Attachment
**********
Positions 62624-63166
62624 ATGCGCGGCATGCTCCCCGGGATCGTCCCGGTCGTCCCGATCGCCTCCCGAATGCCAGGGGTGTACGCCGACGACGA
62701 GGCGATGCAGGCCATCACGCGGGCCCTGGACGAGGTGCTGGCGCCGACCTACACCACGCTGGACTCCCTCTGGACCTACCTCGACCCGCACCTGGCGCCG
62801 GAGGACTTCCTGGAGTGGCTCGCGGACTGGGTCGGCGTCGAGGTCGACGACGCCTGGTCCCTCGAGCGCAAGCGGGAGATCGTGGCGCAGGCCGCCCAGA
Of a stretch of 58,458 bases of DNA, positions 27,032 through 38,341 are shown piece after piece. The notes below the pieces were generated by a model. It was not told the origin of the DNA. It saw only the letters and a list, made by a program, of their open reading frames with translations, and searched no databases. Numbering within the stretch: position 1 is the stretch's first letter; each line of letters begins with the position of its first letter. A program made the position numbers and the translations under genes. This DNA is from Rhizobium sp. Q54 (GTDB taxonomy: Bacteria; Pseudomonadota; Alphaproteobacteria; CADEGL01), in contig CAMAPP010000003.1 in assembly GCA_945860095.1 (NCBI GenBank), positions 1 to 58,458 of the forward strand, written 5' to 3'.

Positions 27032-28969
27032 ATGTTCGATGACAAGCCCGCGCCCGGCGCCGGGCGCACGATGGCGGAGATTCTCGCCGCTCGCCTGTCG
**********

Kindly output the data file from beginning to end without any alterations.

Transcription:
Positions 62624-63166
62624 ATGCGCGGCATGCTCCCCGGGATCGTCCCGGTCGTCCCGATCGCCTCCCGAATGCCAGGGGTGTACGCCGACGACGA
62701 GGCGATGCAGGCCATCACGCGGGCCCTGGACGAGGTGCTGGCGCCGACCTACACCACGCTGGACTCCCTCTGGACCTACCTCGACCCGCACCTGGCGCCG
62801 GAGGACTTCCTGGAGTGGCTCGCGGACTGGGTCGGCGTCGAGGTCGACGACGCCTGGTCCCTCGAGCGCAAGCGGGAGATCGTGGCGCAGGCCGCCCAGA
Of a stretch of 58,458 bases of DNA, positions 27,032 through 38,341 are shown piece after piece. The notes below the pieces were generated by a model. It was not told the origin of the DNA. It saw only the letters and a list, made by a program, of their open reading frames with translations, and searched no databases. Numbering within the stretch: position 1 is the stretch's first letter; each line of letters begins with the position of its first letter. A program made the position numbers and the translations under genes. This DNA is from Rhizobium sp. Q54 (GTDB taxonomy: Bacteria; Pseudomonadota; Alphaproteobacteria; CADEGL01), in contig CAMAPP010000003.1 in assembly GCA_945860095.1 (NCBI GenBank), positions 1 to 58,458 of the forward strand, written 5' to 3'.

Positions 27032-28969
27032 ATGTTCGATGACAAGCCCGCGCCCGGCGCCGGGCGCACGATGGCGGAGATTCTCGCCGCTCGCCTGTCG